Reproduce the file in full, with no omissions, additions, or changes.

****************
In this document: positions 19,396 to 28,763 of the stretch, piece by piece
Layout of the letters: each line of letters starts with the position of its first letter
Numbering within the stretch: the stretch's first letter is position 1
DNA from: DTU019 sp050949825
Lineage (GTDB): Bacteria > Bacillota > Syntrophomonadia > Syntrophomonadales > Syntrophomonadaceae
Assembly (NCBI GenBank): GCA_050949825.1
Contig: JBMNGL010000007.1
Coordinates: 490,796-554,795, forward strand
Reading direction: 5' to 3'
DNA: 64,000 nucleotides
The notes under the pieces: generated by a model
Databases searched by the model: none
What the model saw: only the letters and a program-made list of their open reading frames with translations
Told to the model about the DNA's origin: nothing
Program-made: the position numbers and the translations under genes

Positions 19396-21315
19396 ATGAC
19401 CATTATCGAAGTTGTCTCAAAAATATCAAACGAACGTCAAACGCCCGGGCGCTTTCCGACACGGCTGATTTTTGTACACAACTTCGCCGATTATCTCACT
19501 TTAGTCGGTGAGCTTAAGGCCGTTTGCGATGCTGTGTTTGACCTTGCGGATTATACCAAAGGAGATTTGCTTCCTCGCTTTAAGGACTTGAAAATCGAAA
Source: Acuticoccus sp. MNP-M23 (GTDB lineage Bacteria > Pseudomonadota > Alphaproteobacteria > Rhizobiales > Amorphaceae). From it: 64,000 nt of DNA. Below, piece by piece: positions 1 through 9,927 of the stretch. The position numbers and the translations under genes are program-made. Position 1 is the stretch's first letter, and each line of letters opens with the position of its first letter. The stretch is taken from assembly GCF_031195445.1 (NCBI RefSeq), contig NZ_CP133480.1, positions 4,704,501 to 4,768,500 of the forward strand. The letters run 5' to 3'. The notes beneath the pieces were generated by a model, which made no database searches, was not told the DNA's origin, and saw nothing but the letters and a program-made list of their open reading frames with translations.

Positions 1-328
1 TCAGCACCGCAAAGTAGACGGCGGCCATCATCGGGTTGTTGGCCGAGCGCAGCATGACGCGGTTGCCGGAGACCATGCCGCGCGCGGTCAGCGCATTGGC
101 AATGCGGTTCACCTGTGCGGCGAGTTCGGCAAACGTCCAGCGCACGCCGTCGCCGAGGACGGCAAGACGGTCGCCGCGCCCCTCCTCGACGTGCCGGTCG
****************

In this document: positions 19,396 to 28,763 of the stretch, piece by piece
Layout of the letters: each line of letters starts with the position of its first letter
Numbering within the stretch: the stretch's first letter is position 1
DNA from: DTU019 sp050949825
Lineage (GTDB): Bacteria > Bacillota > Syntrophomonadia > Syntrophomonadales > Syntrophomonadaceae
Assembly (NCBI GenBank): GCA_050949825.1
Contig: JBMNGL010000007.1
Coordinates: 490,796-554,795, forward strand
Reading direction: 5' to 3'
DNA: 64,000 nucleotides
The notes under the pieces: generated by a model
Databases searched by the model: none
What the model saw: only the letters and a program-made list of their open reading frames with translations
Told to the model about the DNA's origin: nothing
Program-made: the position numbers and the translations under genes

Positions 19396-21315
19396 ATGAC
19401 CATTATCGAAGTTGTCTCAAAAATATCAAACGAACGTCAAACGCCCGGGCGCTTTCCGACACGGCTGATTTTTGTACACAACTTCGCCGATTATCTCACT
19501 TTAGTCGGTGAGCTTAAGGCCGTTTGCGATGCTGTGTTTGACCTTGCGGATTATACCAAAGGAGATTTGCTTCCTCGCTTTAAGGACTTGAAAATCGAAA
Source: Acuticoccus sp. MNP-M23 (GTDB lineage Bacteria > Pseudomonadota > Alphaproteobacteria > Rhizobiales > Amorphaceae). From it: 64,000 nt of DNA. Below, piece by piece: positions 1 through 9,927 of the stretch. The position numbers and the translations under genes are program-made. Position 1 is the stretch's first letter, and each line of letters opens with the position of its first letter. The stretch is taken from assembly GCF_031195445.1 (NCBI RefSeq), contig NZ_CP133480.1, positions 4,704,501 to 4,768,500 of the forward strand. The letters run 5' to 3'. The notes beneath the pieces were generated by a model, which made no database searches, was not told the DNA's origin, and saw nothing but the letters and a program-made list of their open reading frames with translations.

Positions 1-328
1 TCAGCACCGCAAAGTAGACGGCGGCCATCATCGGGTTGTTGGCCGAGCGCAGCATGACGCGGTTGCCGGAGACCATGCCGCGCGCGGTCAGCGCATTGGC
101 AATGCGGTTCACCTGTGCGGCGAGTTCGGCAAACGTCCAGCGCACGCCGTCGCCGAGGACGGCAAGACGGTCGCCGCGCCCCTCCTCGACGTGCCGGTCG